Product Development and Innovation Summit – Berlin 28-29th May 2019

Speed Networking session

Qepler invited 15 speakers to present their experience with Product development and Innovation in various industries. Companies influencing today’s market landscape were present: Qualcomm, Henkel, Clariant, Siemens, Orange, Vodafone, Konica Minolta with people of fine quality including Vice-Presidents in engineering and Heads of Innovation departments.

The two days of the conference were articulated around three themes: 1. Product and process innovation 2. Customer-centricity and product experience 3. Digital and Technological transformation

Chairman introduction – Why ? Passionate stories
Golden circle – Simon Sinek

As a chairman, I launched the 2 days by questioning what is the definition of the Innovation. Following Simon Sinek golden circle, “People don’t buy what you do, people buy why you do it”. I proposed to discover the story of the speakers in the definition of a collective story which would define Innovation. According to Carmine Gallo, author the book of Talk like TED, stories have to be told with passion. It is then the passions of 15 participants that we were about to discover.

VP Engineering Qualcomm – Dr Eng. Grzegorz Ombach

Dr Grzegorz Ombach opened the first speech presenting the invention of wireless chargers for phone and how it lead to inventing wireless charger for cars. He explained how he managed the innovation teams in the creation of an international think tank. In particular, he highlighted the challenges and extreme benefits of mixing Cultures in an innovation team.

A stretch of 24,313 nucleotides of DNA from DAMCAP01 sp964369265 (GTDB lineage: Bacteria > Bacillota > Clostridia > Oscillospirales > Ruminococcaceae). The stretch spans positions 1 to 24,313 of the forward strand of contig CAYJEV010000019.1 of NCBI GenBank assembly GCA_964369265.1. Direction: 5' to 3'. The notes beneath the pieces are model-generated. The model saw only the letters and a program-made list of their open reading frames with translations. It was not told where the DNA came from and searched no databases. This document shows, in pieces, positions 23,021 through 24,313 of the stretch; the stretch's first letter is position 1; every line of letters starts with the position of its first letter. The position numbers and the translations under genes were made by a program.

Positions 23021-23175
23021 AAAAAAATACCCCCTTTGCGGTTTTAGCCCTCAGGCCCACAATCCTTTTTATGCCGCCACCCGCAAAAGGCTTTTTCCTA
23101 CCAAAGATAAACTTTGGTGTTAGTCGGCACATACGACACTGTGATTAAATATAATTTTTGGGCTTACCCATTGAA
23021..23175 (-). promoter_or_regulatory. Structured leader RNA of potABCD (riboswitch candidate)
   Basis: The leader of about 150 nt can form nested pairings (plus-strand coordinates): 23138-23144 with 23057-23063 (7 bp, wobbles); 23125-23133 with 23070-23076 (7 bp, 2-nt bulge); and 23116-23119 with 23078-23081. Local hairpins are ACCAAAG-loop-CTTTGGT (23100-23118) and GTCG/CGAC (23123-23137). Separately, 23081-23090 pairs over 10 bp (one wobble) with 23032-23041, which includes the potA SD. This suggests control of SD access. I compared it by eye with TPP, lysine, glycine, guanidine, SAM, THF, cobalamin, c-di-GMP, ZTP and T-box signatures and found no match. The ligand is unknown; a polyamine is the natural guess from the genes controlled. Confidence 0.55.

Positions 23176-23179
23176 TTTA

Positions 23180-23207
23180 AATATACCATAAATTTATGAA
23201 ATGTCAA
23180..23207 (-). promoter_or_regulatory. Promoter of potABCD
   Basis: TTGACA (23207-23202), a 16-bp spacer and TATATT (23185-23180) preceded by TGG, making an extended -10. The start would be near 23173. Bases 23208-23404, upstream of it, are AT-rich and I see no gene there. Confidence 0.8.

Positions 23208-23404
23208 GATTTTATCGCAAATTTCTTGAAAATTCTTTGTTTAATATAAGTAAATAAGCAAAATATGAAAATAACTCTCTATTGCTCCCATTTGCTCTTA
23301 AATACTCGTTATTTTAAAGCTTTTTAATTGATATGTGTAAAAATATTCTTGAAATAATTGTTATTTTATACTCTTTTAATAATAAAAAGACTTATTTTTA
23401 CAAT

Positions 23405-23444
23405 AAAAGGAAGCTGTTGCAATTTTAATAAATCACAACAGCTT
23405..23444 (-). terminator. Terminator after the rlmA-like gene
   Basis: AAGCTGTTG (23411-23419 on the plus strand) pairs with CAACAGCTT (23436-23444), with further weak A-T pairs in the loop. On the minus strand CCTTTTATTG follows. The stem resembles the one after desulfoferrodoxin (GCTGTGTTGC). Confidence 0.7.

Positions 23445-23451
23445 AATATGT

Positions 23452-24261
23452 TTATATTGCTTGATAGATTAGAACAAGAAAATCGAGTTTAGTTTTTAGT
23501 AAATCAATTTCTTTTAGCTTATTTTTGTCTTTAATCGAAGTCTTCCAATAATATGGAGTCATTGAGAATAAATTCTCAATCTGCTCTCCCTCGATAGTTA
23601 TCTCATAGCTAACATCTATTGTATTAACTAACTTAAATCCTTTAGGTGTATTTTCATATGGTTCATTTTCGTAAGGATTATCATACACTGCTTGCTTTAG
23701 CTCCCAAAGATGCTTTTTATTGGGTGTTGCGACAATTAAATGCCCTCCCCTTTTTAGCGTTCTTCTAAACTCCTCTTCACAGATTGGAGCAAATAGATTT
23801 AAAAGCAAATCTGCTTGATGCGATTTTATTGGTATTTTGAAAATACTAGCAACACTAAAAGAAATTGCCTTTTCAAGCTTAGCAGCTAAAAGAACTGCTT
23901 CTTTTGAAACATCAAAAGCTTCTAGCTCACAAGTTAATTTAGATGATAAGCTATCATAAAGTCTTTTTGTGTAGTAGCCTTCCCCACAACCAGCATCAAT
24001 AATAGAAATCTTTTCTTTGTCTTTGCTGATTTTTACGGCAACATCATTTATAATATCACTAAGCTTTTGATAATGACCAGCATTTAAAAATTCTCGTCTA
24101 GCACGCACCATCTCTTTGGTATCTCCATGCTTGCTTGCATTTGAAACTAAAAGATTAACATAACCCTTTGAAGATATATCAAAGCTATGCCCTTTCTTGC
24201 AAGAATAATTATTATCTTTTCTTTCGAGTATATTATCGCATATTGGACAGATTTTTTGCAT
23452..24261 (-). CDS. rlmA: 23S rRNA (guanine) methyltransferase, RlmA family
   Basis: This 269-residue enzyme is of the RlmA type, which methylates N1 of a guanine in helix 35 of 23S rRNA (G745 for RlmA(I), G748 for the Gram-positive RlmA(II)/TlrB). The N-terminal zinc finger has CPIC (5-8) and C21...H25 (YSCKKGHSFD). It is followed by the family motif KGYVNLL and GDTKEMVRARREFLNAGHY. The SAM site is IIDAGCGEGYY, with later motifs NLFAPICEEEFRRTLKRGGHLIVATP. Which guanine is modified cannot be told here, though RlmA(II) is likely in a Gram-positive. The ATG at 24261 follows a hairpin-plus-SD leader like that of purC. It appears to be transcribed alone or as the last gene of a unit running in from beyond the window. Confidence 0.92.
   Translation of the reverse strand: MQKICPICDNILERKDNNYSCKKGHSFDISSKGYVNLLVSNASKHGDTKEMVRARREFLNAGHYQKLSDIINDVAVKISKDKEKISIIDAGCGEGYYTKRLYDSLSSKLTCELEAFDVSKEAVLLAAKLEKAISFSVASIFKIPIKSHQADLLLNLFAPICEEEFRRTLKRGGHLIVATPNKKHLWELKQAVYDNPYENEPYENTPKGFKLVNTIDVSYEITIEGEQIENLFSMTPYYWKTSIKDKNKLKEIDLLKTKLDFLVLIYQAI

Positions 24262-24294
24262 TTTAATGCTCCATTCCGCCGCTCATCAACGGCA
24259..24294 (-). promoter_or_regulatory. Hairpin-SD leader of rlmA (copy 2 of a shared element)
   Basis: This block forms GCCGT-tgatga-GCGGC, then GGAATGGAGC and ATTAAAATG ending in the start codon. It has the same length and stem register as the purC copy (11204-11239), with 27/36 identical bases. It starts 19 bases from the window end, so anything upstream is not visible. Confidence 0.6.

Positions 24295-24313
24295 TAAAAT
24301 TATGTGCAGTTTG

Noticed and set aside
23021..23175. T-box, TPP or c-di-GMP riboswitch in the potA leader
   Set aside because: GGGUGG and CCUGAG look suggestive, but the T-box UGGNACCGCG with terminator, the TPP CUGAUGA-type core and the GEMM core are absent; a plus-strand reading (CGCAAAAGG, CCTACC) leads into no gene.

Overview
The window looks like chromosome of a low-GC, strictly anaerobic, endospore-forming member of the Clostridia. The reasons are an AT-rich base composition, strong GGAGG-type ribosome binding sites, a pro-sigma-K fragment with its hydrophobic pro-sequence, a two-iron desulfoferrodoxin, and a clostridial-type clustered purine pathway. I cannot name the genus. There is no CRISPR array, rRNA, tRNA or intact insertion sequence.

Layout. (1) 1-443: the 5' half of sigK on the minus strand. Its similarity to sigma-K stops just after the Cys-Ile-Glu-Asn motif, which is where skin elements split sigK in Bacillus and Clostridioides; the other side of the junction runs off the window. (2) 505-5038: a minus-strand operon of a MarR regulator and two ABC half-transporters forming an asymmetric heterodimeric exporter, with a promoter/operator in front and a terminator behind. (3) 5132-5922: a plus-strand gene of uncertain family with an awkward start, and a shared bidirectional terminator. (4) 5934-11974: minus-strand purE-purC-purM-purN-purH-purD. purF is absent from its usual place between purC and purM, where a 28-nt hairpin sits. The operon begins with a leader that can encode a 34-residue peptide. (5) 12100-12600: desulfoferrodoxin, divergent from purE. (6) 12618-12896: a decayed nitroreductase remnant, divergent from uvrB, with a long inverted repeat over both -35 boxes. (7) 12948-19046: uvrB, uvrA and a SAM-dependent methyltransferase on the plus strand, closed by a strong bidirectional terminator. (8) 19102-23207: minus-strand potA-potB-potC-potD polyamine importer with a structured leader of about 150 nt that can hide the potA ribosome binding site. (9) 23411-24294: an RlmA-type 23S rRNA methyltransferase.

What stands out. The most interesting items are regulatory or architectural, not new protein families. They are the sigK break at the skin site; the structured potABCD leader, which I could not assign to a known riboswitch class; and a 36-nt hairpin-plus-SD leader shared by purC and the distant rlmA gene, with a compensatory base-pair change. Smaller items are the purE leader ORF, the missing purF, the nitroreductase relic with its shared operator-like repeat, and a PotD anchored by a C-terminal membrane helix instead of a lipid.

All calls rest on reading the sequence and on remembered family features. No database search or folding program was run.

Thomas Förster, Corporate Vice-President of R&D Beauty Care at Henkel

Thomas Förster, Corporate Vice-President of R&D Beauty Care at Henkel, explained to the audience the necessity of sustainability in the product development. Product carbon footprint reduction at Henkel includes a 360 degrees approach to deliver an impact. 90% of the carbon footprint of a product is associated with the end user, Henkel is addressing directly the end user to reduce his footprint, for instance deploying Plastic Bank.

Lucia Chierchia, Managing Partner @Gellify

Lucia Chierchia, a Managing partner at Gellify, explained what is the importance of creating a trusted network of business partners to implement Open Innovation. Lucia presented some of the means of implementation of the Innovation put in place at Gellify to transform liquid ideas into solid products.

Asli Salmaz-Kaiser, VP R&D Innovation Tüv-Süd

Asli Solmaz-Kaiser enlightened the audience with 5 tips to success: 1. Design thinking 2. Focus on numbers 3. Ecosystem 4. Team Cooperation 5.Continuous Improvement. She illustrated her point with the success story of Ideo, the think tank responsible for a large number of innovations we are familiar using.

Richard Burton, Innovation and Transformation Consultant

Richard Burton, Innovation and Transformation consultant at Inovatia. Richard illustrated some of the innovation strategy successes and failures. Blackberry and Sony examples illustrated how customer advice in selecting innovation can be overrated. He concluded by presenting the “Polymath”, the ideal profile of the innovator that large companies need to find to secure their future in innovation.

Dr Stefan Schaper, head of Lean Innovation, Schaper Tech

Dr Stefan Schaper introduced TRIZ a structured alternative to Design Thinking. TRIZ was invented by the Russian Genrich Altshuller in 1946, nothing less than the ”
theory of the resolution of invention-related tasks”. TRIZ contains technics for innovators to trim problems, combine solutions, develop visions, and defined the next generations of products.

Dr Filippo Larceri, Global Implementation leader, Clariant Excellence